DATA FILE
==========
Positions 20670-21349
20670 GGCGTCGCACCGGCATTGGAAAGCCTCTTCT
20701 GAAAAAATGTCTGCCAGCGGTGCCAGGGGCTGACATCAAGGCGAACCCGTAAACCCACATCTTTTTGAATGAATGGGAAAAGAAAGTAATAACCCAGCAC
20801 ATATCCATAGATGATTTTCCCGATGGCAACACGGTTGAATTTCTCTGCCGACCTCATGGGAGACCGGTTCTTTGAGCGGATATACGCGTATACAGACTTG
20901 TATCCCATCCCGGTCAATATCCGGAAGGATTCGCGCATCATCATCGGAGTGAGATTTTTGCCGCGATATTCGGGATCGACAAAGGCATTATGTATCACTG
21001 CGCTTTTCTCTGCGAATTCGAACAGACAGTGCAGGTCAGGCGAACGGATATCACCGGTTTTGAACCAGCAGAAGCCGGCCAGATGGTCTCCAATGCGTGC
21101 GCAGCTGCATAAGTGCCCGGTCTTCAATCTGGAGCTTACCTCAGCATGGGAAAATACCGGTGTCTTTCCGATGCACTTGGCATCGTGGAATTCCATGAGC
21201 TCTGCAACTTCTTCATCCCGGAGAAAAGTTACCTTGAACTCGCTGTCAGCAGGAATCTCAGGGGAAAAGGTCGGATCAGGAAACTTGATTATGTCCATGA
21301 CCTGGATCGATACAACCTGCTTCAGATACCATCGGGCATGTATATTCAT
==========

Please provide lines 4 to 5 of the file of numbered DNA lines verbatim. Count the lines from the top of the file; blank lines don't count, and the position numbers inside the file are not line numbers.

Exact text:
20801 ATATCCATAGATGATTTTCCCGATGGCAACACGGTTGAATTTCTCTGCCGACCTCATGGGAGACCGGTTCTTTGAGCGGATATACGCGTATACAGACTTG
20901 TATCCCATCCCGGTCAATATCCGGAAGGATTCGCGCATCATCATCGGAGTGAGATTTTTGCCGCGATATTCGGGATCGACAAAGGCATTATGTATCACTG